Thanks! I will look into this. I’ve never used OGG, and will have to figure out how to convert the WAV to OGG. I’ve been doing my music work in Sonar Homestudio, and they don’t have an export to OGG as far as I know. Will look into this.

The idea of playing the sounds from the server is of course (now that I tried to do it) a non-starter. The game loads quickly, but the repeated calls to the server for the sound files are ludicrously inefficient, especially since I was trying to allow overlapping sounds. Imagine trying to stream four or five audio files at the same time.

As long as the audio files end up on the client side, a background loading thread is a plausible strategy. Thanks for pointing me at OGG. I suppose I should look at MP3 playback as well. I just really prefer avoiding its lossiness, and want to be stubborn and see how far I can push audio quality for that significant minority of people who are as much or more sound-oriented than visually oriented.

[Edit: I’ve just run across FLAC, a free lossless audio compression! They are claiming 30%-50% lossless compression on audio files. AND, it is supported by OGG.]

Thank you Markus! I’m wondering how to do this without requiring keyboard keys, such as shift-click or alt-click, or s (for swap) click, or c-for chain rotate?

There could be a baseboard button that swaps the mode between click&drag vs click source, click destination. But that could be a bit annoying.

I was considering some sort of scooping of multiples tiles. But clicking in the vertice would be a lot friendlier.

Ooohh! ;D Inspiration: clicking on the line (space) between two hex grids causes a swap! [Edit: added 1/24/1] Rotate of three could be in the vertice. Rotating a block of four–would require a vertice and a single swap. Very doable.

What is implication of dropping a tile into a vertice or edge…pondering.

It works fine for me… I just cant beat it :-X

Some strategies follow: (I plan on including a hints page, so these are some notes to that end.)

One idea is to count the number of unique symbols and the number of hexes they must occupy. If they are the same, you know that each symbol will only appear in one spot. From that you can make further deductions.

Second idea is to count the number of neighbors a given symbol has. If a symbol has four neighbors (according to its placement in the hanging scrolls), and a given hex, like a corner or edge, only has two, three or a fourth occupied by a non-neighbor, then you know that tile can’t possibly go in that spot. That can be helpful as a process of elimination strategy.

If a sequence on a single scroll contains two “fixed” (purple) tiles, then you know something about where the intermediate tiles must go. This can be extended to apply to two scroll sequences with a common symbol.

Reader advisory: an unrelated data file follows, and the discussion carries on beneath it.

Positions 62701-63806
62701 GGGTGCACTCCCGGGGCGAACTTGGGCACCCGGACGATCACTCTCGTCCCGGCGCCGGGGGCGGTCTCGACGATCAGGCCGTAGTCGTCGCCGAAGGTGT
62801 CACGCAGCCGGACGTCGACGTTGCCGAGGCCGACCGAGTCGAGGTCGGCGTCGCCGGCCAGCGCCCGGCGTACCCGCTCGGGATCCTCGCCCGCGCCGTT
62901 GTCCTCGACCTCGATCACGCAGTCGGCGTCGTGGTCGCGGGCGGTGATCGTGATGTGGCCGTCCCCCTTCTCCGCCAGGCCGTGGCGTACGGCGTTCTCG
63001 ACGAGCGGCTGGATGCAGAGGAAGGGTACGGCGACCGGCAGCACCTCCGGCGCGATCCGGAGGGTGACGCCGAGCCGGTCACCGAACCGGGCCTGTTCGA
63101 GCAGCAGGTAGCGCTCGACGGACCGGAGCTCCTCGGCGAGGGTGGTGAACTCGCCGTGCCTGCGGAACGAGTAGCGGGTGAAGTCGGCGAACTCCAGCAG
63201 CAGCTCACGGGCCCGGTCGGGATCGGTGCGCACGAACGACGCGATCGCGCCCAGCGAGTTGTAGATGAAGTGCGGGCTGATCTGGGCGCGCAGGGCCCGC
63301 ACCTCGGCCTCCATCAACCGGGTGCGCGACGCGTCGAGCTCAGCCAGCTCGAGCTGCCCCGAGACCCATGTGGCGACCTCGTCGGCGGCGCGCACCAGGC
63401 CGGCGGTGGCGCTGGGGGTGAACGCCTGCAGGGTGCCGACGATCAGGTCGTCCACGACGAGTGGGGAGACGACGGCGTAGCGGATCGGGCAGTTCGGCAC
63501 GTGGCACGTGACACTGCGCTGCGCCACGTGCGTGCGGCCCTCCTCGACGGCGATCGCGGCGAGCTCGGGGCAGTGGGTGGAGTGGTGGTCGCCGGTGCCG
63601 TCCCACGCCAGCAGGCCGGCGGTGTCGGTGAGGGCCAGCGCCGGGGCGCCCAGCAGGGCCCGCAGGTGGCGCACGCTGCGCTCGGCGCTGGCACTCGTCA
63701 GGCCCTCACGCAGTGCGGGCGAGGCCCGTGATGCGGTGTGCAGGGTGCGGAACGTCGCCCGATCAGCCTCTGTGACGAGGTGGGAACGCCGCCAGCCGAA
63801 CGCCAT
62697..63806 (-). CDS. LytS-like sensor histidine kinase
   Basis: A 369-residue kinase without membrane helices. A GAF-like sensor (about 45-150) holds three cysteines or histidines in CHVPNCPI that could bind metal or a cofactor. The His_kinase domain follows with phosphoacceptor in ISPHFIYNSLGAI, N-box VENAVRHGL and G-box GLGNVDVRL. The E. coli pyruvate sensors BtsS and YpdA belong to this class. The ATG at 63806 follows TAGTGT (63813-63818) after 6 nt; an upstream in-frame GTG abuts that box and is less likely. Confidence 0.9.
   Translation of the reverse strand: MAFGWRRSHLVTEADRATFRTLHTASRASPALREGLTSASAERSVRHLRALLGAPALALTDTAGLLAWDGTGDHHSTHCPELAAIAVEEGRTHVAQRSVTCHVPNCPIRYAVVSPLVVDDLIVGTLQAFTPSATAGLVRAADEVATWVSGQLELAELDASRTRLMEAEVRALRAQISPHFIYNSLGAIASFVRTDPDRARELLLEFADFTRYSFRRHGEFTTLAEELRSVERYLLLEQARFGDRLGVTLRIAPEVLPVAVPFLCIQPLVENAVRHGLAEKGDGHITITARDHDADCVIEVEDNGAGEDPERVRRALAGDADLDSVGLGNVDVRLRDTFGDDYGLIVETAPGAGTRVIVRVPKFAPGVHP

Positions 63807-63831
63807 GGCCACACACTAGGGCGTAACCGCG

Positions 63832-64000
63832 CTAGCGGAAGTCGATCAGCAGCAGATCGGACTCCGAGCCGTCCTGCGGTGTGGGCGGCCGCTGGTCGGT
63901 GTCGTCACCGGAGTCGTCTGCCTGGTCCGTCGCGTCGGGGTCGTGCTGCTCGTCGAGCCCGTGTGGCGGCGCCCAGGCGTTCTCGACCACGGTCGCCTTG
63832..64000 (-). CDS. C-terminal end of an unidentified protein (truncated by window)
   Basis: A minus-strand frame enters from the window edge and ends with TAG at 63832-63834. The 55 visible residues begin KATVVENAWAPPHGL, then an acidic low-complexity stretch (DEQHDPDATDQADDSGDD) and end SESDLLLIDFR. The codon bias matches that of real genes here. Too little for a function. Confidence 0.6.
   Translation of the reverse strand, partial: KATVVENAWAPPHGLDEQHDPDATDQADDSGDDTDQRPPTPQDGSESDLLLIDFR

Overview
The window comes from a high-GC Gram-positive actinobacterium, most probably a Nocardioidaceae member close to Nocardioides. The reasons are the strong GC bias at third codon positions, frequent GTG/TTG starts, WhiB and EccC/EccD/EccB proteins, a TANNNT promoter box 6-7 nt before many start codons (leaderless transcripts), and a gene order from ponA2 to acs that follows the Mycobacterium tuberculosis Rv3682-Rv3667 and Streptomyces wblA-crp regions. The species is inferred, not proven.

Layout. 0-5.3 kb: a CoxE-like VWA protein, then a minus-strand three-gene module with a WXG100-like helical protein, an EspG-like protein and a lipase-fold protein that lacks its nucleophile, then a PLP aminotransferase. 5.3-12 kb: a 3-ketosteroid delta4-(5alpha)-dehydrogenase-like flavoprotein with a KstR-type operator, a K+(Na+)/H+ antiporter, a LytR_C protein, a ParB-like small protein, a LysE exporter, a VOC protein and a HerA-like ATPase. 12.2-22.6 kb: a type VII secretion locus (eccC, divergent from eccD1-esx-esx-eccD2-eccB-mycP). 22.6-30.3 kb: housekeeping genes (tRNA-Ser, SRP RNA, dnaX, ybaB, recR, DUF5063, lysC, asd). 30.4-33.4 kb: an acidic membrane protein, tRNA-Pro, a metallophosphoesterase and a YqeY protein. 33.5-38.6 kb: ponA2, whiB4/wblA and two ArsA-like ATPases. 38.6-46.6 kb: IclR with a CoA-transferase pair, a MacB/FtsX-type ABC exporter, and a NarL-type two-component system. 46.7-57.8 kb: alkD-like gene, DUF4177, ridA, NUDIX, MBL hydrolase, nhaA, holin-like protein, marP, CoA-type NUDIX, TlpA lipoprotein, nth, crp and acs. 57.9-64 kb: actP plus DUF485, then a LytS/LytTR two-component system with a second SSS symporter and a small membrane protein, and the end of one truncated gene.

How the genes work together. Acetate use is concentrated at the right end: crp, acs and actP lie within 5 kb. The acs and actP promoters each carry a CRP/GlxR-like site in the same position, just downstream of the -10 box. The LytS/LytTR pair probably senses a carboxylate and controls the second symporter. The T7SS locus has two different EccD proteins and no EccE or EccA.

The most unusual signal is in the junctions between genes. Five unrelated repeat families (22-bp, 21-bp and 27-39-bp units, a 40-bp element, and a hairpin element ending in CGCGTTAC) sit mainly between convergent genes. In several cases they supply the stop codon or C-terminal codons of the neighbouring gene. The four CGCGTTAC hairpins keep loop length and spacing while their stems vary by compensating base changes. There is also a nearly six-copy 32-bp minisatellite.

Some of the above must be modified when there are fewer tile symbols than there are hexes! The last two puzzle examples are of this ilk. The fifth puzzle is quite difficult. It can easily take an hour or more. (My exhaustive tree analysis proved that there was only 1 solution in something like 5,400,000+ branches. The analysis tree in the first puzzle had 1 solution in 6640 branches.) But there are things that can be deduced, and solution “paths” that can be proven to be dead ends much quicker than the exhaustive tree can.

Still, it seems I should make some more examples that are easier to solve, to give folks some practice and a leg up. Having been at this a while, my perspective on difficulty is skewed.

Loading for a minute, then nothing happened, just froze on a white screen.

I’m really enjoying this. Currently on Level 4, which is proving quite hard going.

That was fiendish!

On the Last Level (5)…

I can’t quite formulate enough constraints to make this solveable. :’(

Success! ;D

Tried it, and this is just not my kind of thing ::slight_smile:
It worked great though (non-sound version).

Thanks for trying! May I ask what browser/system?

I know one friend with a Mac is also having trouble. One thing I don’t understand in his case, I’m using the Javascript code example provided in the tutorials that is supposed to insist on version 1.6 (if I understand it correctly), but his system still insists on loading 1.5. Been too busy to focus on this though, as i got a flurry of work out of the blue. (Thankfully!)

Thanks for giving it a go!

Music to my ears! I’m really glad to hear you enjoyed the puzzle. (There’s hope for this project.) I’m curious how long the various puzzles took for you to solve, and if you have solving strategies to share. (No guarantee I won’t use the info to try and make even harder puzzles.)